Leaf Mulching

An Impassioned Plea—Mulch Your Leaves

You may have heard it before—rather than blow your leaves away, you’re encouraged to “love ‘em and leave ‘em”—that is, landscapers should use a mulching blade on lawn mowers to chop up the leaves and leave them on the lawn. They should collect some leaves to be spread around plantings, where they disappear quickly into the soil, adding nutrients and providing habitat for pollinators and wildlife.

Benefits of Mulching

  • Leads to healthier soil by adding nutrients and discouraging compacted soil.

  • Helps prevent erosion by absorbing water and allowing it to disperse more slowly.

  • Helps prevent flooding by allowing plants to soak up rainwater; this will become increasingly important as we face more frequent, hard rains due to climate change.

  • Provides habitat for pollinators, in all their life stages, and many other vital creatures.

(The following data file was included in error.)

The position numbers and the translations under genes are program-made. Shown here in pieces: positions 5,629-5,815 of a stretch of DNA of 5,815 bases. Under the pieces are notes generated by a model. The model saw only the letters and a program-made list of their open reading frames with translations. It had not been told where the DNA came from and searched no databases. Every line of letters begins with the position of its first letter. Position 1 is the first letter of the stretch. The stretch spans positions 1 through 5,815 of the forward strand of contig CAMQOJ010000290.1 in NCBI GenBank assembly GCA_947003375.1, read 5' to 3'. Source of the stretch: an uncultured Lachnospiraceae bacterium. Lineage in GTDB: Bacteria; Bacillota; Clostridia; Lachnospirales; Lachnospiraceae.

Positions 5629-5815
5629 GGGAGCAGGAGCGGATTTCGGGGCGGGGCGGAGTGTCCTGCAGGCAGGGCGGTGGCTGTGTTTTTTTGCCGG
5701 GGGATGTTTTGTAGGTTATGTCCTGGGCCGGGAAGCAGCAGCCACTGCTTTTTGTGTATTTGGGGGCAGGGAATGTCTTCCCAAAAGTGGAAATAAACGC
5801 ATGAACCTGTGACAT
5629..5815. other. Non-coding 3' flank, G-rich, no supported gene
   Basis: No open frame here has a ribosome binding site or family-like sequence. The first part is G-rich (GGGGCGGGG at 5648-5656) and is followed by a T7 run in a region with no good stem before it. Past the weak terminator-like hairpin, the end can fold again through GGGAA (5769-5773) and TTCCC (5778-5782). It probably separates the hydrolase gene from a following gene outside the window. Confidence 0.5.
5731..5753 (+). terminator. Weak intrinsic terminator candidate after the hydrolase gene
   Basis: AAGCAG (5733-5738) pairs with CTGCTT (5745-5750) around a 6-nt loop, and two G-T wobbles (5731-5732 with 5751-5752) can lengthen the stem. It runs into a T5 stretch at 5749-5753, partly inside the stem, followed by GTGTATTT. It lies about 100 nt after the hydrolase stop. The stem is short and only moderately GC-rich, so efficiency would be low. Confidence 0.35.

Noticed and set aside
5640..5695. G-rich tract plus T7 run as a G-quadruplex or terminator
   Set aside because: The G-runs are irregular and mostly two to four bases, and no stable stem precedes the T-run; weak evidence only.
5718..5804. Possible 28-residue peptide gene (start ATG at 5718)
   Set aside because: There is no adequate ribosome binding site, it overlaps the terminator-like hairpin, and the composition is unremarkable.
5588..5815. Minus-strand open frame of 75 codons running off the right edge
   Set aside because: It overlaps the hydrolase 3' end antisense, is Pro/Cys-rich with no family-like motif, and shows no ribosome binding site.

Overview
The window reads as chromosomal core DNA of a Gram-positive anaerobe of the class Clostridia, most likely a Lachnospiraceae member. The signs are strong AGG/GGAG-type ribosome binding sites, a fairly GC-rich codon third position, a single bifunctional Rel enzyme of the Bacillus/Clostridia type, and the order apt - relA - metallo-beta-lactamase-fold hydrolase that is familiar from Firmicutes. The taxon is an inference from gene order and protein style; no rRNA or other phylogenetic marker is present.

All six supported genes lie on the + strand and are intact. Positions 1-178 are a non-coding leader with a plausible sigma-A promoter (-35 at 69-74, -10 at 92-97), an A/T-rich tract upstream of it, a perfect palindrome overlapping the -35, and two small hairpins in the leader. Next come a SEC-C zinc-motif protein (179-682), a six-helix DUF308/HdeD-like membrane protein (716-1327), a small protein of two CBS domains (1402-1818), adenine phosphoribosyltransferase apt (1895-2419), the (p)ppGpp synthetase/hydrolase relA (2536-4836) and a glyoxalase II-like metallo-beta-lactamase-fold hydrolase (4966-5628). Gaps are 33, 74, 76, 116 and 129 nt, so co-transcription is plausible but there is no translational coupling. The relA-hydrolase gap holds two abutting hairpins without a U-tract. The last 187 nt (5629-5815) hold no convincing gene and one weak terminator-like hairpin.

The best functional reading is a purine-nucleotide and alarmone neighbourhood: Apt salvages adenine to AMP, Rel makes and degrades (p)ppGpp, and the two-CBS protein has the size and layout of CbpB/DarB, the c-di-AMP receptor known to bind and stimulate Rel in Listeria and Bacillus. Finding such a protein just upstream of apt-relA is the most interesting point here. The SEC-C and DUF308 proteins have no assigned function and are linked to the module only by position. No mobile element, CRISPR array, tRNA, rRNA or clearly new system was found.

• Fewer vehicle trips to pick up and dispose of fall leaves

  • Eliminates the need for leaf blowers, providing a quieter and cleaner environment.

  • Results in fewer leaf piles that spill over onto neighborhood sidewalks and roads.

  • Helps protect water quality in our streams, lakes, and rivers by keeping decomposing leaves out of storm sewers.

  • Reduces labor, time, and materials at both the municipal and the county level which can can help reduce operating budgets.

A small change makes a big difference. Mulching leaves instead of blowing them away may seem like not a big deal, but it has a profound effect on the health of your yard and the creatures that live in it.

Residents and landscapers sometimes say mulching leaves will be too expensive and time consuming, and the result is a messy yard, but homeowners and landscapers who have converted to this practice say the opposite is true. Visit Westchester County's Love 'EM and Leave 'Em site to see benefits, tips, and testimonials.

Ways to Get Started!

  • Find a local landscaper who provides mulching services.

  • Rake whole leaves into wooded margins of your yard for insect and wildlife habitat.

  • Let leaves that fall around plantings stay there, whole and intact, over the winter.

  • Start by leaving mulched leaves on only a small section of your lawn -- you'll be ready to do your entire lawn the next year!

  • If you're still not sure about leaving mulched leaves on your lawn, start by blowing the mulched leaves around just your trees or plantings.